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02-08-2009, 08:37 AM #1
Can a felt wheel with MAAS scratch?
hey guys, had a blade that had the weirdest kind of frost looking patina on it. I found that a lot of elbow grease with the MAAS would take it out, no need to go to paper.
after getting a lot of the blade, on show side, done, I noticed that there are some little scratches. but they are only in a row down about 2" and then some longer ones here and there. If it was scratching i'd figure it to happen everywhere I worked.
Just wondering if it COULD be that before I go to the other side and create more work for myself. I'm hoping to find some CO paste and setup my buffer maybe monday. I made the mistake of taking the 2000grit paper to the tang and of course that is now less shiny than the blade.
02-08-2009, 09:31 AM #2
I cannot answer your question as i have never used MAAS. But have used other compounds / metal polishes and this is a mistake i made..
After polishing the hell out of the razor i could see the shine through the black polish/residue so of course you wipe it down right? I had purchased some red shop towels for this so i grabbed on and went to town.. i soon realized everywhere the shop towel touched it left behind tiny tiny scratches.. grr. So i went back to the store and got flannel towels.
Another hobby of mine is detailing cars so i have a huge huge supply of microfiber rags laying around. I used one of those once and it was perfect as well took the polish off quicker than the flannel and did not scratch it.
Because of the cost of the microfiber i don't want to stain/ruin them since when detailing a car i use them one time and throw them away (yes i waste but when detailing a car for someone they expect the best and they pay premium rates so its easier to use it once and throw it away than worry about them having dirt etc in the threads.) with that being said ill probably start keeping them and use them for my razors..
ok so i wrote a book and didnt even answer your question, my apologies.
Last edited by M1ke; 02-08-2009 at 09:33 AM.
02-08-2009, 11:02 AM #3
Hi! I am new to straight razors and razor repair, but very interested to the problem.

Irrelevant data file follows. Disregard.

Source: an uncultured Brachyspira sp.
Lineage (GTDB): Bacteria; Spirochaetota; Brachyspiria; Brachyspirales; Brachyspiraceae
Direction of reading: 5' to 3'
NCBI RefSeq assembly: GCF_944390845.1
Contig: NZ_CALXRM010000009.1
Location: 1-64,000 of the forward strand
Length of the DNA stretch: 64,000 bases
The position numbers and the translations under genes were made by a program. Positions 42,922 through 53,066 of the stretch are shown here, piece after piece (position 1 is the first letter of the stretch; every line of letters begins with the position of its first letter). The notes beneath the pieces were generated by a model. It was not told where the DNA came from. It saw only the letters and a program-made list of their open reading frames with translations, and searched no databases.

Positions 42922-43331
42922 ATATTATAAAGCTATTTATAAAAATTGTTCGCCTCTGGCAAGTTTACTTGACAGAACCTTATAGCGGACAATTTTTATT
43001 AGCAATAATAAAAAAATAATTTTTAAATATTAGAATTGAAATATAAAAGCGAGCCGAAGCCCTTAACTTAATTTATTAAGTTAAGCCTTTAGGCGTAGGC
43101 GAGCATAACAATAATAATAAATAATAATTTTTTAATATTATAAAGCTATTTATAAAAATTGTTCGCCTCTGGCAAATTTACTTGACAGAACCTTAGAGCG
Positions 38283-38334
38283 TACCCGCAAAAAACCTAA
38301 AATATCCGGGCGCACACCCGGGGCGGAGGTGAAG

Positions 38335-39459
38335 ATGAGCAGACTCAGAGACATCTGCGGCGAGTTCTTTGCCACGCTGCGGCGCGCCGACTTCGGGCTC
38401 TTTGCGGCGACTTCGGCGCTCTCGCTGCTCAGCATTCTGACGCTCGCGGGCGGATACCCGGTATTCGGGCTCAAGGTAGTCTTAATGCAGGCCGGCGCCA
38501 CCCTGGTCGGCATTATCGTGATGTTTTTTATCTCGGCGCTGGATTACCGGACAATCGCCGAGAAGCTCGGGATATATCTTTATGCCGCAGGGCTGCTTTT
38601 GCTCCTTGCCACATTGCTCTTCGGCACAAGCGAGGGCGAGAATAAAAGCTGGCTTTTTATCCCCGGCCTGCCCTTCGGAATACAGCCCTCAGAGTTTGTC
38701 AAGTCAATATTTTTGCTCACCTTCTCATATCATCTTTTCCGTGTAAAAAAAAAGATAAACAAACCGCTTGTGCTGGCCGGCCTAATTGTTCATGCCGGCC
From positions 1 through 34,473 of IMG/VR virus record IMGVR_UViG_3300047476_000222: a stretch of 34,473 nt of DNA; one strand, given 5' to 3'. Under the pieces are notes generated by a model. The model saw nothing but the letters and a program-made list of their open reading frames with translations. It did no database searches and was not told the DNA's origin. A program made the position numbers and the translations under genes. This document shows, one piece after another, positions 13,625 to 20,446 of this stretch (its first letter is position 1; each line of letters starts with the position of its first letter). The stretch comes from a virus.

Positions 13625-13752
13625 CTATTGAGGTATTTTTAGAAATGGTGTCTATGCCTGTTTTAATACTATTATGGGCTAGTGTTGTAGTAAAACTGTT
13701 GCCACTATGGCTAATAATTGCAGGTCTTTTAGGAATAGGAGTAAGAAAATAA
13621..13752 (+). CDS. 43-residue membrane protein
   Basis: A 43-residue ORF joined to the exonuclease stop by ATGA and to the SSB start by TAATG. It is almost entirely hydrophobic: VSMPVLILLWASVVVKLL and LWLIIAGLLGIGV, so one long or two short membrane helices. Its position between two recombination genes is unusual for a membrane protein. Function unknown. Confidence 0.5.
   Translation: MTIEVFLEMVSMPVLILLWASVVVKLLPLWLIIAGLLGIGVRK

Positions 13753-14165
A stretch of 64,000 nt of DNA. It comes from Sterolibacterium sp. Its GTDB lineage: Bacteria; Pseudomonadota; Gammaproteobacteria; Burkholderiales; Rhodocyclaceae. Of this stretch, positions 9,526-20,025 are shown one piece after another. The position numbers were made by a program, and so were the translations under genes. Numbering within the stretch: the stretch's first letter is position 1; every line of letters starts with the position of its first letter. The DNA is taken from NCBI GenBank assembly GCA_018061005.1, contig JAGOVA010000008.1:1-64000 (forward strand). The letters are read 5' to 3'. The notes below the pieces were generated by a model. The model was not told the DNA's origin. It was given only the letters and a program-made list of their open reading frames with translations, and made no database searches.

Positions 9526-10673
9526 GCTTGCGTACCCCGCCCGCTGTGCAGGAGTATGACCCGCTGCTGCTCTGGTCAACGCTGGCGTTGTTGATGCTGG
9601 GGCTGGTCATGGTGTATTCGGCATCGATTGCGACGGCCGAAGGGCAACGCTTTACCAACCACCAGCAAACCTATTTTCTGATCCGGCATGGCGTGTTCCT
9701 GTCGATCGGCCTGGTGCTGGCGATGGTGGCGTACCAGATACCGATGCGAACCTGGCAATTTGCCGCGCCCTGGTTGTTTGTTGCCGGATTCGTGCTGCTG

This is my first experience with an old razor from ebay and I will try to describe it, since there are some questions regarding the final polishing step. I hope you can suggest something or just give your impression.
The straight razor is an "Henry Althoff, Geneva NY USA" named "gold seal". In the picture you can see above the starting point after cleaning the blade with sodium bicarbonate (I use it to clean and polish my old coffee machine.. eheh!). Then I started handsanding with sand paper: #800 and #1200 used with water (around 5 hours). The following step was sanding with paper #2000 used with oil (1 hour; I used almond oil): the result is in thefirst attached picture.
As final polishing step I used #2000 paper with solid soap (sanding the soap before; 1 hour). Results in the second picture.
Now I think I need a final polish, but I can not find anything to work with. ooohh.. just now I think that coming back to sodium bicarbonate could be a good idea.. I will try.. But could you describe that towels you mentioned or something else? And what is MAAS? ..thank you very much!!
Last edited by clavichord; 02-08-2009 at 11:04 AM.
02-08-2009, 01:39 PM #4And what is MAAS?
As for whether it could produce the scratches described by Big Red, I don't know (but am interested in finding out). I suppose if it did produce the scratches, some more polishing with Maas should take them out, right?
Last edited by HarrisonFan; 02-08-2009 at 01:43 PM.
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02-08-2009, 05:30 PM #5
Here's the thing– grit can be everywhere. If you are polishing a razor with even MAAS and put the razor down for a second, put the rag/dremel down for a second, touch something on your workbench and then pickup the razor again, etc. it can suddenly contaminate whatever it is you are polishing. Microfiber cloths are nice because they tend not to cling to every microscopic thing like a cheaper rag might, but they still aren't immune. This ESPECIALLY happens when using different polishing compounds on different buffing wheels. Grit can be thrown everywhere without your even knowing it.
I suspect you got a stay piece of something (could even be a crumb from a bit of food or something) on the razor somehow while polishing and it effected the polish. I may not be right, but other than that, I don't know.